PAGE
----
Mark Caulfield Halstead - more affectionately known quite simply as Marko - released this album through W Minc in 1994. No-one really payed too much attention to it at the time, and people still haven't really taken the time out to discover this (still in print) album.
Marko's career began in the mid to late 1970s Brisbane. And like many of his musical peers of that era, he found himself playing guitar in a host of punk bands centered around Roma Street's Curry Shop and away from pub venues. The unrecorded The Disposible Fits and the Fuji Angels are but two. An early artefact from his punk/new wave days comes from an unaired TV pilot centered around Brisbane music called Exposure. His band the Hostages were featured alongside JFK & the Cuban Crisis, The Repairs and Ninja Skil (featuring a very young Charlie Owen). This excerpt from the 1981 show is the only studio recording made by this band. The featured song is the Halstead composition Tremble; recorded at Basement Studios in Roma St by Colin Bloxsom.
By 1983, he joined Tex Deadly and the Dum Dums with fellow Fit Cyril Culley when the band moved to Sydney. Marko's tales of wagon wheels and other past curios are written in good detail in Clinton Walker's Stranded book. An example of his song-writing at the time is documented on the 1st Beasts of Bourbon album in the form of the closing track from The Axeman's Jazz, Ten Wheels for Jesus.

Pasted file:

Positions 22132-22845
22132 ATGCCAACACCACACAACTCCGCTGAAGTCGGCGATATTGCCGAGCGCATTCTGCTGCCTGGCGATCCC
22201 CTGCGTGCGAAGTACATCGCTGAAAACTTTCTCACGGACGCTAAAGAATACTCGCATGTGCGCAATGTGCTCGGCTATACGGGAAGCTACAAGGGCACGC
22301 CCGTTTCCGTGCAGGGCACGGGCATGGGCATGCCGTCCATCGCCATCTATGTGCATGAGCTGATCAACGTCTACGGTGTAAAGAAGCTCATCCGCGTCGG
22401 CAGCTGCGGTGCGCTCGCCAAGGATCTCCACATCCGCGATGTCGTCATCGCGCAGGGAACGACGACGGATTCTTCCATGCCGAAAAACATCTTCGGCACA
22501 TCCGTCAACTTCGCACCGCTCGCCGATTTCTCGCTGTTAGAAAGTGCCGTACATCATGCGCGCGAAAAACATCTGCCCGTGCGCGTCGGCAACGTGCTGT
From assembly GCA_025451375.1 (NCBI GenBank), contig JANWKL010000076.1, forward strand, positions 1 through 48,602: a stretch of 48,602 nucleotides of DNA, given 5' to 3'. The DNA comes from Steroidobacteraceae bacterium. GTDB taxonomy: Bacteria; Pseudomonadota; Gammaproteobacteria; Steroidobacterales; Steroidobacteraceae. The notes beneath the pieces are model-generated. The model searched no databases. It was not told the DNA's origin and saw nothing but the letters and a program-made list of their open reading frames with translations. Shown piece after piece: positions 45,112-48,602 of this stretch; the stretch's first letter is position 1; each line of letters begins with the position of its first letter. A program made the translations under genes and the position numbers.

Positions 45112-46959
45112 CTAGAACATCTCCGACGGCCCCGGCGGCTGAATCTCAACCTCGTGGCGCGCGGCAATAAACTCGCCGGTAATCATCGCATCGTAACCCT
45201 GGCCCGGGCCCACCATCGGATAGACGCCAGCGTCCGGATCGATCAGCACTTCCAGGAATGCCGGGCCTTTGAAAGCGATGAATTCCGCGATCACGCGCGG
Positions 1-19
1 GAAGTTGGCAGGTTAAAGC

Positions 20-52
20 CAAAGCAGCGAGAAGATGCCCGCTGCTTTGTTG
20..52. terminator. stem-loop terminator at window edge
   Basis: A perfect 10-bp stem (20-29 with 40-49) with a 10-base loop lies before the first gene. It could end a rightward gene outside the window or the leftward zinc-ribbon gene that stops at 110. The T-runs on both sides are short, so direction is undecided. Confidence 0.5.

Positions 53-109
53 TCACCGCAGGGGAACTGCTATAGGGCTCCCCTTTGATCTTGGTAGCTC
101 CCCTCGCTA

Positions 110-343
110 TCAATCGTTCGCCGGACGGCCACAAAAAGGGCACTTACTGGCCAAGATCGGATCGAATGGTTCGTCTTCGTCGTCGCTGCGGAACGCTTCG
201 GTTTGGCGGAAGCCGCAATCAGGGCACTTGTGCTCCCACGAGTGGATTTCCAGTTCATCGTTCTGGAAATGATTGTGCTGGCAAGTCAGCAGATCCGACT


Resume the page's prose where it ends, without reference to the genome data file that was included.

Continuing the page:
Marko also played in the Kingswoods and Kingswood Trio around this time who existed between 1983 and 1986 released a couple of singles, namely Purty Vacant, which appeared on a FABRICLIVE mix CD put together by DJ John Peel. The trio - Peter Kroll, John Downie and Halstead concurrently played in the Pineapples From The Dawn of Time.
By the early 1990s, Halstead moved to Melbourne where was an adjunct member of the McComb-led Blackeyed Susans and their trio offshoot on vocals and mandolin; and appeared on the bulk of their All Souls Alive album. He also played alongside Graham Lee in the Paradise Vendors, performed in the Disappointments, sang on Robert Forster's I Had a New York Girlfriend album, et cetera.
And of course, he's a part of the current Triffids touring troupe, offering what Rob Snarksi described at their recent Brisbane show as a 'man mountain' with his rendering of Bury Me Deep In Love.
I could go on forever with this biography, but I won't. The aim here was an attempt to bring this album to an audience who may not be aware of who he is, and why this album might actually be worth sinking your teeth into.
This album came out when alt-country was still wondering whether Townes or Earle was better than Guy Clark. Even his appearance on the Ernie & Denise show didn't seem to cement the fact that this man's baritone is a national treasure. And due to its lack of commercial esteem, Before And After Love remains as his only solo release after being a vital conduit for so many musicians and bands since Australian punk's first wave.
Try it out here, but I highly suggest buying this album seeing that's easily available.
Here's a video filmed at the Standard Hotel in Melbourne for Whiskers in the Sink; a song written about his old musical cohort, Cyril Culley.